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Covid-19 Update

Volume 810: debated on Thursday 4 March 2021


The following Statement was made in the House of Commons on Tuesday 2 March.

“Today marks 12 weeks since Margaret Keenan became the first person in the world to receive a clinically approved vaccine for Covid-19. She has since been joined by over 20 million other citizens of this country in the biggest and fastest vaccination effort the world has ever seen.

This is a phenomenal achievement. Our vaccination programme is a national success story for the whole United Kingdom, and the reason it matters is that it allows us to replace the protection currently given by restrictions on our freedoms with the protection from science.

The data confirms that this strategy is working because the vaccines work. The number of hospital admissions is falling faster than the number of new cases, whereas in the first peak it fell more slowly, and the fall in hospitalisations is faster among the age groups vaccinated first than in younger age groups yet to get a jab.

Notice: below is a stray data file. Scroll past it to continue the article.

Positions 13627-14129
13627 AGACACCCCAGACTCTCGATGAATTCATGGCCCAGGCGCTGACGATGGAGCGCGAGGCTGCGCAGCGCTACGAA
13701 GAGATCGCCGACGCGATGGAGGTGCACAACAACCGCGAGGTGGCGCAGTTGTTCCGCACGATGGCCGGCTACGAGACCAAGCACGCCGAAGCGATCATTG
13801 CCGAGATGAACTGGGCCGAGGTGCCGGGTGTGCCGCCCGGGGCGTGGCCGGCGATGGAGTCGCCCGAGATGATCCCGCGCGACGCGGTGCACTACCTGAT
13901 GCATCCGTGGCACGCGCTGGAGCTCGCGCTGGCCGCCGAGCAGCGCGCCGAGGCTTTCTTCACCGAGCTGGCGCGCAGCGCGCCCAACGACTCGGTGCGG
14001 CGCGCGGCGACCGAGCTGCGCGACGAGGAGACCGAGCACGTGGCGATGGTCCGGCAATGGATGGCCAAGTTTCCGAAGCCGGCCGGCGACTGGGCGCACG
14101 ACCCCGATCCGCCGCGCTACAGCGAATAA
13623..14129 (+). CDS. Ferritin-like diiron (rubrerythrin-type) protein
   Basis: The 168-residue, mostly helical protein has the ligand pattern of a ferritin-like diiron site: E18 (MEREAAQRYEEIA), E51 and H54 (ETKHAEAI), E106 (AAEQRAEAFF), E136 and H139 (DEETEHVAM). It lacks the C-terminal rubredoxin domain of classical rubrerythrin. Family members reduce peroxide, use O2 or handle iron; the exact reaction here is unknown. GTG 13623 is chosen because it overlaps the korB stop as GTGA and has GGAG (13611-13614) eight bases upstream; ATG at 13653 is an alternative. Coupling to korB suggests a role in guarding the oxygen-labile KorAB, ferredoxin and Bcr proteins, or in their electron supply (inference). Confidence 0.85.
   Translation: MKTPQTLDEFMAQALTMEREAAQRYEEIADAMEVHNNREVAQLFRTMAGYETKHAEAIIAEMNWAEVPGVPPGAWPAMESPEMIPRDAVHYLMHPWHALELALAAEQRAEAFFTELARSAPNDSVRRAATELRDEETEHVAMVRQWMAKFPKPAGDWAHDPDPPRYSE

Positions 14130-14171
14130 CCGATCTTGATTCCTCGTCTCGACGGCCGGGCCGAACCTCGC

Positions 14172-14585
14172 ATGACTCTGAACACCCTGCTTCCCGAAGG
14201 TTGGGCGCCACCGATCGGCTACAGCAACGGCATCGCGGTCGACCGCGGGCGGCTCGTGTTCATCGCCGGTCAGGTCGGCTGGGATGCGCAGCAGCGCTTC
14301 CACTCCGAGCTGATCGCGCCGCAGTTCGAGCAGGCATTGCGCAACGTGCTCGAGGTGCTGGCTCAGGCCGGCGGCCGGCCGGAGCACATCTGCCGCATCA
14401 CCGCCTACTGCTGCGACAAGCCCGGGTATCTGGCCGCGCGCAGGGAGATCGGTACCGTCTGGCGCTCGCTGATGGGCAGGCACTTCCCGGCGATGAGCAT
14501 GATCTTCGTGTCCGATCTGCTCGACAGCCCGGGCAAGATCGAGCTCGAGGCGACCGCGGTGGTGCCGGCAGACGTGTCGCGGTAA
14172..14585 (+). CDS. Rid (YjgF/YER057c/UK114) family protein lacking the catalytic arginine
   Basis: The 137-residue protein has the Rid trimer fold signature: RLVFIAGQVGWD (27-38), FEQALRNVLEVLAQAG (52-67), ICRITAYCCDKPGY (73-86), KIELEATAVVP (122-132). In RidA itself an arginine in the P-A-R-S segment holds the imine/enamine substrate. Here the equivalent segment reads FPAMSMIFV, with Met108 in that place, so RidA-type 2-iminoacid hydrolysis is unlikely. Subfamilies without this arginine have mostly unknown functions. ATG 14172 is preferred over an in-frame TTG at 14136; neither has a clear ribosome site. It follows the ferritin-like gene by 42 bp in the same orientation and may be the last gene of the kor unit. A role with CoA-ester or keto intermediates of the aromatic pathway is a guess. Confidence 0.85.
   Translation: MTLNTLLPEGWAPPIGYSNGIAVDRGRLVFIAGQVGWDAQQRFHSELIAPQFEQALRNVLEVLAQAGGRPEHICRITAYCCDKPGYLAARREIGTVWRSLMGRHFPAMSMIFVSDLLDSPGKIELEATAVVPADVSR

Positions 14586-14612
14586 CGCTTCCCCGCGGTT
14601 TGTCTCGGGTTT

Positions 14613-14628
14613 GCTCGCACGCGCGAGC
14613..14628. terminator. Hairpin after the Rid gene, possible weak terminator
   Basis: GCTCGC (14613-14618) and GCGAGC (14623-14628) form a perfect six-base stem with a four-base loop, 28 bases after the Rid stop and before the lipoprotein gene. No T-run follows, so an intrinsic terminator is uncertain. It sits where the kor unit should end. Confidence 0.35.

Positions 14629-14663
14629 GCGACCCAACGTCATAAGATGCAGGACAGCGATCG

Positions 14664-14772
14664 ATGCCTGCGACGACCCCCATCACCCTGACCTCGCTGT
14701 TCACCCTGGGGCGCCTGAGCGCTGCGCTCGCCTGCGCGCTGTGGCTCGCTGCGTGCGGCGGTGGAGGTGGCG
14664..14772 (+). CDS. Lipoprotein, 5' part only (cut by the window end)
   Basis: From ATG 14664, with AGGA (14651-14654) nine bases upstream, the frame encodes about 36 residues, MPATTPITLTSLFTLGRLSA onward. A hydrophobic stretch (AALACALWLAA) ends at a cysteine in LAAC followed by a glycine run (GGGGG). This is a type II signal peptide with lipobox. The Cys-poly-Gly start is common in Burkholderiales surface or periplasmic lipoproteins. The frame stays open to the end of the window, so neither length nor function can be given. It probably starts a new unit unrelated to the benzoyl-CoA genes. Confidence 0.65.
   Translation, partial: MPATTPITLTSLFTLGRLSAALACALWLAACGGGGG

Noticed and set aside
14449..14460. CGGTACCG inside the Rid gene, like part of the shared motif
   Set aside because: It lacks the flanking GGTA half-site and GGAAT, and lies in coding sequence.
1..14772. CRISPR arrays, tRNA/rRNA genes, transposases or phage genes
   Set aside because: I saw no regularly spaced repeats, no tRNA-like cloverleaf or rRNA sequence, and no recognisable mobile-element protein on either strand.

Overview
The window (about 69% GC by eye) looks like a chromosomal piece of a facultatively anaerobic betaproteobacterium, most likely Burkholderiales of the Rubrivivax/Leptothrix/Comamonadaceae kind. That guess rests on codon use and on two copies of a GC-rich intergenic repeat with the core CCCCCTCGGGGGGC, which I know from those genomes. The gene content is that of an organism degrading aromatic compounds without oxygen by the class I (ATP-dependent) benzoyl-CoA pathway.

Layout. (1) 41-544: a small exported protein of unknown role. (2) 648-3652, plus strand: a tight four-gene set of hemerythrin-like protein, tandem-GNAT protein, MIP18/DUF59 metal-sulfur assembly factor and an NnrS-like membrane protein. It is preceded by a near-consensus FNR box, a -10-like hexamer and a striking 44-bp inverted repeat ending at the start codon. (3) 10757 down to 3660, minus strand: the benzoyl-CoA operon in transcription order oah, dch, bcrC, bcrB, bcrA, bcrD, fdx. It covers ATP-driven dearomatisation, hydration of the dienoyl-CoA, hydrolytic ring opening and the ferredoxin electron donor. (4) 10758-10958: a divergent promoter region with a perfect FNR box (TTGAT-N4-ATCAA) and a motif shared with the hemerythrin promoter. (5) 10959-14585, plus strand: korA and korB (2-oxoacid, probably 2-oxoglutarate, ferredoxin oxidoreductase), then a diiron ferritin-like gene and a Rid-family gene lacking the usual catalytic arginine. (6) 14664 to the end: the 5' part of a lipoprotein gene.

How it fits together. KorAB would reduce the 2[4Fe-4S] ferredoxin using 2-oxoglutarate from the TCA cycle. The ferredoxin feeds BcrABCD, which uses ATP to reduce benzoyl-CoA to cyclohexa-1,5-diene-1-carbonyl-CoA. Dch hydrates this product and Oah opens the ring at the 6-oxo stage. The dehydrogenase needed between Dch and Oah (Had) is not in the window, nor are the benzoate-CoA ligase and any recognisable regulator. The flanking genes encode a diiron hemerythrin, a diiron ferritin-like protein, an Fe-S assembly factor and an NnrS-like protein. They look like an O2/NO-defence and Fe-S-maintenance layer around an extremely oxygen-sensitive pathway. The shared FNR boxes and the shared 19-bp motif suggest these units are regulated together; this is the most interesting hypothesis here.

I can tell the House about some further analysis that backs up this excellent news. The halving time of hospital admissions is now every 18 days. Over the past fortnight, it has fallen for those aged over 85 from 18 days to 15. This morning, the Office for National Statistics published data showing the number of deaths falling by over a quarter a week in mid-February. More than that, the number of deaths each day is not only falling faster than after the first peak, but it is falling faster in the over-80s, who got the jab first, compared with the under-80s. The number of daily deaths is halving every 12 days, but among the over-80s it is now halving every 10, so while the fall in cases is decelerating, the fall in the number of deaths is accelerating. What all this shows is that the vaccine is working, reducing the number of deaths among those who were vaccinated first and preventing hospital admissions. This is real-world evidence that the vaccine is protecting the NHS and saving lives, that the 12-week dosing regime is saving lives, and that this country’s strategy is working.